So in 1876, while preaching in southern France, Fr. Damien Marie visited the monastery in Mauleon and asked to speak with the prioress about his project. The prioress suggested Sr. Rose of St. Mary as a possible associate in this work. Providentially, at the age of 15, Sr. Rose had been thinking about a religious vocation when she heard Fr. Potton preach a Lenten mission at her home parish in Belfort, France, eventually entering the monastery at Mauleon in May of 1865 at the age of 19. If she accepted this request of her superiors to help establish this work, Sr. Rose would have to leave the Second Order and begin a new life as a Third Order sister. In the meantime, she was sent to Arles in Provence, France, in 1878 to help found a new Second Order monastery.

Meanwhile, Fr. Damien Marie was still hard at work to bring his vision into reality. In 1880, the prior provincial of the Paris province of Dominicans approved the establishment of the first convent by Fr. Damien Marie. Several postulants came to Calais to begin a period of formation in the ways of the Third Order under some Dominican Sisters there, and after several months they received the habit from Fr. Damien Marie. As anti-clerical and anti-religious sentiment rose once more in France, Fr. Damien Marie secured land for a new foundation in the village of Bonsecours de Peruwelz just across the border in Belgium. In November 1880, the now-Mother Rose of St. Mary left Arles to lead the new novices from Calais to their new home in Belgium.

It was at Bonsecours, in August 1881, that Mary Collin entered and took the name Sr. Mary of Jesus—a future foundress of the Perpetual Rosary Sisters in America. In the following year, Fr. Damien Marie received official affiliation for the Bonsecours foundation with Dominican Order from the Master, Fr. Joseph Marie Larroca, O.P. The community flourished, and with an abundance of vocations, the perpetual rosary continued without interruption as the monastery grew.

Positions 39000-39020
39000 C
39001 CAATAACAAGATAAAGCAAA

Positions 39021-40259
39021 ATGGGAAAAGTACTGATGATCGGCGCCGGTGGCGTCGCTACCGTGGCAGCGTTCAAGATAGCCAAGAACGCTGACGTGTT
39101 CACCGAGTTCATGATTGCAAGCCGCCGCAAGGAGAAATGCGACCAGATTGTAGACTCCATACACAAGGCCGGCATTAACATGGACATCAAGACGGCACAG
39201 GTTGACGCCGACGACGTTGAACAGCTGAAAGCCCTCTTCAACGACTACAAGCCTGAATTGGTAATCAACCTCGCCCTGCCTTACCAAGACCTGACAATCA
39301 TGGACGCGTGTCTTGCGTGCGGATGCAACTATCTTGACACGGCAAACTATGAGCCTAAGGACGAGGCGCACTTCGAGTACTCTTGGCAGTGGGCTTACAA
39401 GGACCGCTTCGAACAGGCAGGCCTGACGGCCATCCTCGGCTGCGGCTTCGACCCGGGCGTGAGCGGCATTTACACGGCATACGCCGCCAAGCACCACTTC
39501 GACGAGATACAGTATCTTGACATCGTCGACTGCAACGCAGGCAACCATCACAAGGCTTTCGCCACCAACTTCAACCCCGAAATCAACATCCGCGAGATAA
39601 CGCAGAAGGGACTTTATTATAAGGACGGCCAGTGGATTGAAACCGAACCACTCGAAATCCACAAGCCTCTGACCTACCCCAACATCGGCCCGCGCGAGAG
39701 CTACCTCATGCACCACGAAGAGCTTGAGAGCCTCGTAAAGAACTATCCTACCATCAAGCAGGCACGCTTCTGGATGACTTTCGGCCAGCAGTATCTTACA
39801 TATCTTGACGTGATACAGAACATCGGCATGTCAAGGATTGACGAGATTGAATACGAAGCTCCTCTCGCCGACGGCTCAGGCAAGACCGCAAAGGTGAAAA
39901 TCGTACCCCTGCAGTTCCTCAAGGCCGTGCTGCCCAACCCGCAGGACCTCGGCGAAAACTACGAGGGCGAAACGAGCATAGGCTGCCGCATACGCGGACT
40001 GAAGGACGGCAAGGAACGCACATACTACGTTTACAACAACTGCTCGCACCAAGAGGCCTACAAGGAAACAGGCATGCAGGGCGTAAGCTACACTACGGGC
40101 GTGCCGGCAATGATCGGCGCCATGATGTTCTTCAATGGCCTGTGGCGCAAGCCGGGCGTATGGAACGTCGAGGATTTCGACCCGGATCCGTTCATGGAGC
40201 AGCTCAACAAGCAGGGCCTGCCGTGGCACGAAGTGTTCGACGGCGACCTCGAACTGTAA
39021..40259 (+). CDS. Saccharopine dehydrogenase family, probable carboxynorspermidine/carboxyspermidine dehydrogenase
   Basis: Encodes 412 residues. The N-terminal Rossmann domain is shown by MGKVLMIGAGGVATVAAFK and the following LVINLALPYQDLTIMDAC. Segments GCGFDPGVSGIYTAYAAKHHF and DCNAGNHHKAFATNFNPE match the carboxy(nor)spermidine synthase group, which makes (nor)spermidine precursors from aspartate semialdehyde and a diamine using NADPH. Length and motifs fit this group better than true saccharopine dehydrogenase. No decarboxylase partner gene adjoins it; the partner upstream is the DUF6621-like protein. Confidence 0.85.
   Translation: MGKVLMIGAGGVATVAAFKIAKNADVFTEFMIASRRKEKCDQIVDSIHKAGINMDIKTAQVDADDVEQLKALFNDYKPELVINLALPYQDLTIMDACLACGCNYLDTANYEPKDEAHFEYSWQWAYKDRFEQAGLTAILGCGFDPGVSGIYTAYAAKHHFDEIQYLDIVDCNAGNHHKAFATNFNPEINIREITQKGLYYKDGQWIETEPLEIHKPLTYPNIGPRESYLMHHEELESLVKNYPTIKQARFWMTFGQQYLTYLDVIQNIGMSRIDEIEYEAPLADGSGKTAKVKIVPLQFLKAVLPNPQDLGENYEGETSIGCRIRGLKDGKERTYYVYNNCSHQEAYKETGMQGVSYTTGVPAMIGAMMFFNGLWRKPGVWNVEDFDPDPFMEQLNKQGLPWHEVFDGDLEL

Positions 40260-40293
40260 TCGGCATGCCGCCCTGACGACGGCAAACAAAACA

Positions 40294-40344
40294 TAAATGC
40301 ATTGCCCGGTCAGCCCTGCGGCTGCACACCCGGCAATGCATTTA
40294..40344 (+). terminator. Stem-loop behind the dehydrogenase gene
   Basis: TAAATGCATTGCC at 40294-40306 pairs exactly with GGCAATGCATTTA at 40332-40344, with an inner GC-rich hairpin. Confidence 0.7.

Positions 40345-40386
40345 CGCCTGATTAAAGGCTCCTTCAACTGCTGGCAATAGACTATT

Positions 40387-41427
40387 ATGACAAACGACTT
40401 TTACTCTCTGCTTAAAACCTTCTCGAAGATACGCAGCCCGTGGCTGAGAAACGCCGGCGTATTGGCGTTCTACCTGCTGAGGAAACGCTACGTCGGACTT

At the same time, Fr. Damien Marie was sent to North America as the Promoter of the Rosary, crisscrossing the continent preaching missions and retreats. As he did in France, Fr. Damien Marie established confraternities of laity who pledged to join the perpetual rosary for an hour and become part of Mary’s guard. Making connections across the U.S., Fr. Damien Marie received approval from Bishop Winand Wigger of Newark, New Jersey, to establish the first American Perpetual Rosary Monastery in West Hoboken, which is now called Union City.

With the growth of Bonsecours de Peruwelz, the sisters were able to send nuns to Fr. Damien Marie in December 1891. With the help of Sr. Juliana, an extern sister from Corpus Christi Monastery in the Bronx, and Mother Mary Emmanuel of St. Dominic’s Monastery, the fledgling community developed in earnest. Soon enough, the first American postulants (Catherine Fitch and Elizabeth Mannion) received the habit in 1892, under the watchful eye of Mother Rose of St. Mary, who had journeyed from France. Just five years later, the prospering community was able to establish its own daughter foundation in Milwaukee, followed by yet another in Catonsville, Maryland in 1899 and Camden, New Jersey in 1900. This last monastery, Perpetual Rosary, was the place where Fr. Damien Marie lived out his days as chaplain until his death in 1920, aged 85.

From modest beginnings, the monasteries of the perpetual rosary flourished—just as the Blessed Mother is said to have promised Fr. Damien Marie. From Union City, still more foundations (Linden, Virginia; Buffalo, New York; and Summit, New Jersey) were established in the ensuing years. From all the daughter monasteries of Union City came forth even more granddaughters: Syracuse and Elmira, New York; Springfield, Massachusetts; Lancaster, Pennsylvania; and Marbury, Alabama. The New World even began to establish monasteries in the Old: in Rome, Glasgow, and Fatima.

After the Second Vatican Council, with the reform of religious life in all the Orders, an old division was at last overcome: the monasteries of the perpetual rosary became full-fledged members of the Second Order, bringing full circle the story begun by Fr. Chardon. In spite of all the trials they have faced over the years, the nuns of the perpetual rosary continue to be a source of incredible spiritual riches for the Order of Preachers, and for the whole Church. These faithful sisters make a worthy guard of honor for Our Blessed Mother, just as Fr. Damien Marie Saintourens sought 143 years ago.

Image: Theornamentalist, The Blue Chapel in Union City, New Jersey